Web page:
The 10 Best Adult Bike Helmets
10. Giro Savant
- low price with premium features
- quiet at high speeds
- straps do not fit flush with head
|Rating||3.8 / 5.0|
9. Schwinn Thrasher
- slim profile design
- fits a variety of head sizes
- not the most durable option
|Rating||3.9 / 5.0|
8. Bell Annex Urban
- metrosexual appeal
- advanced icedot emergency system
- feels heavy when wearing
|Rating||3.7 / 5.0|
7. Giro Sutton
- stylish matte finish
- good for all weather conditions
- runs bigger than marked sizes
|Rating||4.0 / 5.0|
6. Kali Protectives Chakra
- bug guard netting
- covers the rear of the head well
- exterior scratches easily
|Rating||4.2 / 5.0|
5. POC Trabec
- for single track and endurance users
- weighs less than one pound
- outer shell has seams in safe areas
|Rating||4.2 / 5.0|
4. Louis Garneau Sharp
- u-bar tech provides extra protection
- accommodates use of a visor
- allows for fast and easy adjustments
|Brand||Louis Garneau - HG|
|Rating||4.2 / 5.0|
3. Smith's Optics Forefront All Mountain
- designed to support mounting kits
- lightweight yet protective design
- secured by signature vaporfit tech
|Rating||4.8 / 5.0|
2. Bolle One
- intended for year-round use
- ventilated with 31 inlets
- features a specially-designed led
|Rating||4.7 / 5.0|
1. Scott ARX Plus
- made for both races and casual rides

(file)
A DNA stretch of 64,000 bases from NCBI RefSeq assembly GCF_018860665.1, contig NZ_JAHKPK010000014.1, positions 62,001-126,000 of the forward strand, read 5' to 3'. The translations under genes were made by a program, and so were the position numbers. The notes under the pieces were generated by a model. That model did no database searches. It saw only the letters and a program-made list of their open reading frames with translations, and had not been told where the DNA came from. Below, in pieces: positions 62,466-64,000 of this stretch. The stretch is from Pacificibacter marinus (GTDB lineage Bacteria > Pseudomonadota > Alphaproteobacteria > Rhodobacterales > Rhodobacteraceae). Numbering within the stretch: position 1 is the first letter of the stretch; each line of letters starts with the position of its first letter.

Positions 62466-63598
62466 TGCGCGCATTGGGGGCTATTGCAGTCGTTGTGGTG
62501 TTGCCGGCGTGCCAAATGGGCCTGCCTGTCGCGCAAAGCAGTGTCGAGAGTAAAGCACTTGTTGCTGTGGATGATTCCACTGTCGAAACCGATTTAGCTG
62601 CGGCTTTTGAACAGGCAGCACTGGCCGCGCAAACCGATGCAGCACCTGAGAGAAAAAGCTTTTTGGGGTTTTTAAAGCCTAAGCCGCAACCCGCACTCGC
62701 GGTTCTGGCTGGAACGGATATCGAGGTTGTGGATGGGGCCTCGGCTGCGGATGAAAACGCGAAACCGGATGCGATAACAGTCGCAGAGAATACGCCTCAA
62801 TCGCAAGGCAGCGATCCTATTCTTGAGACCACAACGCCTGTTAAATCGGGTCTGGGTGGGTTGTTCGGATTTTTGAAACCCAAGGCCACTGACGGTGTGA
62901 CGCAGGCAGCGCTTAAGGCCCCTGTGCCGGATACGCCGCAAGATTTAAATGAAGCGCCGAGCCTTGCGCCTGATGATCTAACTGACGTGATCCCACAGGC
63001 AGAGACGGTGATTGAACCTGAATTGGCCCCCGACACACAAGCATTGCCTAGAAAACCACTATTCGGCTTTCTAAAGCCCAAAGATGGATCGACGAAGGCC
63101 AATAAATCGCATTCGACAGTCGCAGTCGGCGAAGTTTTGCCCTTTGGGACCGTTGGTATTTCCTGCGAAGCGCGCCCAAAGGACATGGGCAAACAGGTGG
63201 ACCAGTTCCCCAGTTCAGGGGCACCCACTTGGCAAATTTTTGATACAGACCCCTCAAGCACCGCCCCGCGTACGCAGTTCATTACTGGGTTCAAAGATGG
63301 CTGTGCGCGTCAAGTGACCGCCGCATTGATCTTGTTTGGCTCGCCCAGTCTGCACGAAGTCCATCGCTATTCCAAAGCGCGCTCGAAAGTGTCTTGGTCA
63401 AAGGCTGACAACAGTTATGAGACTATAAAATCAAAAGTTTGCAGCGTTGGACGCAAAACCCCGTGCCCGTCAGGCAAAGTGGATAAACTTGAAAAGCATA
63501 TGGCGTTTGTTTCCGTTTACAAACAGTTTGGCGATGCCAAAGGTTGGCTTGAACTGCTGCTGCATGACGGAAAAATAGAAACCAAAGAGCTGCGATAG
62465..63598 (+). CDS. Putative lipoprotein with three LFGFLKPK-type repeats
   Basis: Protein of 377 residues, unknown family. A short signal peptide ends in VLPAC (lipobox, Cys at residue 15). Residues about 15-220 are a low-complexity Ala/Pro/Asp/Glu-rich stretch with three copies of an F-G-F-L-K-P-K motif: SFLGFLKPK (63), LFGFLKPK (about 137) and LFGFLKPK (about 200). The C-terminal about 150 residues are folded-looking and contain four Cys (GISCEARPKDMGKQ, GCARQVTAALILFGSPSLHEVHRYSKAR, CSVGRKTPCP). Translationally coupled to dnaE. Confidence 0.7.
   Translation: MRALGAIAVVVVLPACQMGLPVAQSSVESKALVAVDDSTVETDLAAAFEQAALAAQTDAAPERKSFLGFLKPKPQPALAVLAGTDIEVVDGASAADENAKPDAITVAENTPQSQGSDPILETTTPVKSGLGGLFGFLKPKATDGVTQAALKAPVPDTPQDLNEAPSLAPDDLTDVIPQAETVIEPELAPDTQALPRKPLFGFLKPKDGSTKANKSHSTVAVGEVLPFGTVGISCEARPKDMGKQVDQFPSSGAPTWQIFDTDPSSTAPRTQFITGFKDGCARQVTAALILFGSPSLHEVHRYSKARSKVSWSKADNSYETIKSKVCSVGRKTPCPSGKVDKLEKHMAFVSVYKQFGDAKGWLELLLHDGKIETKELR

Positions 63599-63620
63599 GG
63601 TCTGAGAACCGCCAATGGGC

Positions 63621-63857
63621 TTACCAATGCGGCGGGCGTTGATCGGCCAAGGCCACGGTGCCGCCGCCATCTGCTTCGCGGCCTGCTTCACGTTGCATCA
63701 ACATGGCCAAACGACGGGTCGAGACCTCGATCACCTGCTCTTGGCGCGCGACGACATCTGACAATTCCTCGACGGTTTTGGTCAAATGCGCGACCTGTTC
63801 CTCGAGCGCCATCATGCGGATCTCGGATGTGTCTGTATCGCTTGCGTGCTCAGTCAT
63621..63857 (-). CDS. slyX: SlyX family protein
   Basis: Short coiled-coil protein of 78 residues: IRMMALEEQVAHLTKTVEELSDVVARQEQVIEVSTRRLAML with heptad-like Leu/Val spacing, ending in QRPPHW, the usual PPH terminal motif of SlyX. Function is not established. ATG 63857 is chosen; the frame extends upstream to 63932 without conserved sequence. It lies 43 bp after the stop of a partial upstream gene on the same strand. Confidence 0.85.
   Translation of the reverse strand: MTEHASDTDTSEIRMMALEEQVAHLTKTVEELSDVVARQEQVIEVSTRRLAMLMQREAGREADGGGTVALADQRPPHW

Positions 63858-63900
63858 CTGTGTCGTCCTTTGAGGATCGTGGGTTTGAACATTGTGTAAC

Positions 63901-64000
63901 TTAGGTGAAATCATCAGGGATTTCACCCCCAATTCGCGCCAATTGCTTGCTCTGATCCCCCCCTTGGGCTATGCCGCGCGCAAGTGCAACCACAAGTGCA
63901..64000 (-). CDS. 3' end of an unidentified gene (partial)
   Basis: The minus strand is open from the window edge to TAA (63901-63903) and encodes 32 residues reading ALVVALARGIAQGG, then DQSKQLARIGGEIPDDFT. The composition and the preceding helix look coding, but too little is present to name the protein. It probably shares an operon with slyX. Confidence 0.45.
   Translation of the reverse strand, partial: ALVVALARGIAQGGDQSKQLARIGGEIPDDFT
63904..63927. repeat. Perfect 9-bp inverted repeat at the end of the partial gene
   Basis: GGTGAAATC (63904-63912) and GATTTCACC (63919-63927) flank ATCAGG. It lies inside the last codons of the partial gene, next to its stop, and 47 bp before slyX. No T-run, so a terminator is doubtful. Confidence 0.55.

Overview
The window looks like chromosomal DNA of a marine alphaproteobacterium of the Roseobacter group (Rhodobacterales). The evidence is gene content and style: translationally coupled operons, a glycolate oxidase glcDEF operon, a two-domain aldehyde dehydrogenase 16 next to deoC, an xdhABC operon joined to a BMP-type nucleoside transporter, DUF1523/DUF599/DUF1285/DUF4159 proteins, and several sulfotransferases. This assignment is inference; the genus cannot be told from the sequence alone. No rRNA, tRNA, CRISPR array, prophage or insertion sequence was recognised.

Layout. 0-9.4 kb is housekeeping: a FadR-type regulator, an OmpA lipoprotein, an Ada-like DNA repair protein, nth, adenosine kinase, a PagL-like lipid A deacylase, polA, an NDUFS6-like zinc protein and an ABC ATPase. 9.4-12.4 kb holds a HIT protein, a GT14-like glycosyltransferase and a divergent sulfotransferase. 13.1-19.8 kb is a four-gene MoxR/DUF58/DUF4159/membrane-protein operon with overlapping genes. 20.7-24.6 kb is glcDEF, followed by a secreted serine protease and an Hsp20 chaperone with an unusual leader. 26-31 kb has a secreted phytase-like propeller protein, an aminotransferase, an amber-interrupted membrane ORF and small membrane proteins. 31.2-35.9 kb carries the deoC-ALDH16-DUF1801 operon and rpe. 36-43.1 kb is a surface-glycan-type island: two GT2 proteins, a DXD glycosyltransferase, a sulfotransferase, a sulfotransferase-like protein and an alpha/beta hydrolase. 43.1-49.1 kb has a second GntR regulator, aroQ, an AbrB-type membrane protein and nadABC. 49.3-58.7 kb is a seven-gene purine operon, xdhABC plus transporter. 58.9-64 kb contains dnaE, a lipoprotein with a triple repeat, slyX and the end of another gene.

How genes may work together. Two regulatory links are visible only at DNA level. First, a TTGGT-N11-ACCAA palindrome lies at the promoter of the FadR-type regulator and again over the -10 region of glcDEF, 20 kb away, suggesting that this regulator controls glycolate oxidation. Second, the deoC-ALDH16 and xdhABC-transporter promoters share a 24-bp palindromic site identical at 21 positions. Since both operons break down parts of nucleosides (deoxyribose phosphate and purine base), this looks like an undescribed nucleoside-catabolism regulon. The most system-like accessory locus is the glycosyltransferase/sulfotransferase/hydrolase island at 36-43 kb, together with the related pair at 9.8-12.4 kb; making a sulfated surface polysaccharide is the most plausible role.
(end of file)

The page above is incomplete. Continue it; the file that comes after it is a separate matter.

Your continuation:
- ultralight shell
- features an eps foam body
|Rating||4.6 / 5.0|
Why It’s Vital To Wear A Bike Helmet
I get it: you spent your whole childhood under the thumb of your parents, who told you time and time again that if you wanted to ride your bike, you had to wear your helmet. At the time, most helmets weren’t designed to look anything but awkward, and many of them were large enough to make their wearers resemble humanoid lollipops.
To make matters worse, the coolest kids in the neighborhood often rode without their helmets, and if they saw you wearing yours, they might have made fun of you. The good news (depending on your perspective) is that those kids are dead now, or at least in a vegetative state after sustaining blunt force head trauma after a bicycle accident. Not so cool now, are they?
The not-so-good news is that bicycle injuries and deaths are both on the rise. In the ten-year period leading up to 2015, fatalities rose by six percent, and injuries rose by a little over two percent (though it’s important to realize that a large quantity of bike crashes and injuries go unreported).
According to the National Highway Traffic Safety Administration, bicycle accidents result in around 67,000 head injuries each year, with about 27,000 of those incidents requiring hospitalization of the injured parties. The NHTSA also reports that bike helmets are more than 90 percent effective in preventing brain injuries, which would bring that number down from 27,000 to no more than 2,700.
If you’re still haunted by the visage of those giant foam children’s helmets, and you ride your bike with any regularity, you’ll be pleased to know that the field of adult bike helmets has come a very long way. Today’s models boast much sleeker, more aerodynamic designs, as well as some advanced safety features that make them seem more futuristic than archaic.
What To Look For In An Adult Bike Helmet
In order to get a helmet you can be proud to wear, and that will also keep you safe, it’s worth taking a few variables into account. These include everything from safety ratings to the latest features, and they can easily be among the aspects of your helmet that allow you to walk away from an accident, or to avoid one altogether.